[2-5] In our opinion, the court did not commit reversible error — if any error at all — in striking the amendment. The allegations contained in the second amended complaint do not affect the result even if the truth of the statements made therein is assumed. *fn1 Plaintiffs have sought to attack only the restrictions on the C-1 classification of the Tecton property and have thus sought to leave the C-1 zoning classification in force and in effect. This is not a tenable position. It is conceded that the C-1 classification of the Tecton property was conditioned upon the owner's filing restrictive covenants as to uses permitted on the property, and it follows that if the restrictions are invalid, the zoning classification which was based and conditioned upon these restrictions is also invalid. Thus, assuming there was merit in plaintiffs' attack upon the validity of both the R-3 and C-1 (with Restrictions), this would result — for the purpose of this proceeding — in the Tecton property reverting to the R-1 classification which preceded the C-1 zoning. (Michigan-Lake Bldg. Corp. v. Hamilton (1930), 340 Ill. 284, 298). Even assuming that the trial court was in error in holding that the zoning classification of the Tecton property could not be collaterally attacked in this proceeding, its judgment would not be affected, for a court of review will not reverse a judgment which is the correct one even if it is based upon an incorrect reason. Rosehill Cem. Co. v. City of Chicago (1933), 352 Ill. 11, 33; Dvorson v. City of Chicago (1970), 119 Ill. App.2d 357, 365.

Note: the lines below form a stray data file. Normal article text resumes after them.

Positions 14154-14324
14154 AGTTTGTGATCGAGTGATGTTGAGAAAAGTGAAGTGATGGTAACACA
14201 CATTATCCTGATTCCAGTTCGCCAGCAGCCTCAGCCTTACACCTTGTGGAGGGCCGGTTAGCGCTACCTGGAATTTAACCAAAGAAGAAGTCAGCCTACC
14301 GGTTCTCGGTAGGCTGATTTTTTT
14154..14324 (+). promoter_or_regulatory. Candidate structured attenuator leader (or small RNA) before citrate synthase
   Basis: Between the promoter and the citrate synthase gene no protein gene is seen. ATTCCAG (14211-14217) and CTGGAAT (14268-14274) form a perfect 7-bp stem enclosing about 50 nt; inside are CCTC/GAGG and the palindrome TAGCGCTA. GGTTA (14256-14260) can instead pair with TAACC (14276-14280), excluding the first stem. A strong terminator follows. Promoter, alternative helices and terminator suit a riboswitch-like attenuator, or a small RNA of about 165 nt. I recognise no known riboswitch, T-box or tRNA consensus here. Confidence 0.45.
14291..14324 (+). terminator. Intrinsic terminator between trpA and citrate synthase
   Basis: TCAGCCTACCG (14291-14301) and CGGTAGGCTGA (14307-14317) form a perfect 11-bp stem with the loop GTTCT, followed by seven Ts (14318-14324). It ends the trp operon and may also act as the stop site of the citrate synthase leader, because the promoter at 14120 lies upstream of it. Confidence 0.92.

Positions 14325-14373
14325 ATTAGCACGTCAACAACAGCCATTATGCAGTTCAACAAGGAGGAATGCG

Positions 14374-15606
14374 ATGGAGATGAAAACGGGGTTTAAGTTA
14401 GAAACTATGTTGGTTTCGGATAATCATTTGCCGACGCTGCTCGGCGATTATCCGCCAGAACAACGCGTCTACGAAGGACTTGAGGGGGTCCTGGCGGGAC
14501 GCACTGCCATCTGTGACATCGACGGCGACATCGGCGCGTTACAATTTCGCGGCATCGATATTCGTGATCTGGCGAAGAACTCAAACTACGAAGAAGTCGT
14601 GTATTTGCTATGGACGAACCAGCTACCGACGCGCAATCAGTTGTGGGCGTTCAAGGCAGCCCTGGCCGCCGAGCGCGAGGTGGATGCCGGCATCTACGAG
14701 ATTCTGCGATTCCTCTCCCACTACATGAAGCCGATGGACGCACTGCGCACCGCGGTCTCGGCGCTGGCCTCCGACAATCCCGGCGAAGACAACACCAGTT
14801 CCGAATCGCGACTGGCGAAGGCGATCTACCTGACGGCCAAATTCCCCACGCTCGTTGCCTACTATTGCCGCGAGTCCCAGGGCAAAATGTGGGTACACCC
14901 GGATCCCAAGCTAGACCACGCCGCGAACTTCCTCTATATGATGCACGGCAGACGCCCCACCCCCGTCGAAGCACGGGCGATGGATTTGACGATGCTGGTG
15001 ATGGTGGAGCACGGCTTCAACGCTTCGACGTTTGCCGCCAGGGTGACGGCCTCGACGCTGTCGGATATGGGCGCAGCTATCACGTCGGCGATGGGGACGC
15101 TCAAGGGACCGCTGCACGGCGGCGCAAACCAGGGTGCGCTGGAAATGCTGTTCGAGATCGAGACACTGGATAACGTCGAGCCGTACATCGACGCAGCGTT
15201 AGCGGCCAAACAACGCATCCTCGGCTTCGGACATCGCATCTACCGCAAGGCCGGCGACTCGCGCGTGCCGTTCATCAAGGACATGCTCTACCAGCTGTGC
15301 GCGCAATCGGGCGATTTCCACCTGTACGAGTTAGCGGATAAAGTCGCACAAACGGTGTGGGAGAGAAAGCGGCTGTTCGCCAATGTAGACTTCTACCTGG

The plaintiffs also argue that the court committed reversible error when it refused to hold that defendant's failure to expressly deny the allegation in the complaint that the Tecton property was zoned C-1 constituted a binding judicial admission. We find from our examination of the record that the city consistently took the position throughout the trial that the Tecton tract, although zoned C-1, was subject to the Declaration of Restrictions and the subsequent resolution adopted by the city. Rosbottom v. Hensley (1965), 61 Ill. App.2d 198, is not helpful to plaintiffs under the circumstances of this case.

Considering the whole record, we are of the opinion that the plaintiffs did not sustain their burden of showing that the zoning classification of the subject property was unreasonable and unconstitutional. We, therefore, affirm the judgment of the trial court.

Judgment affirmed.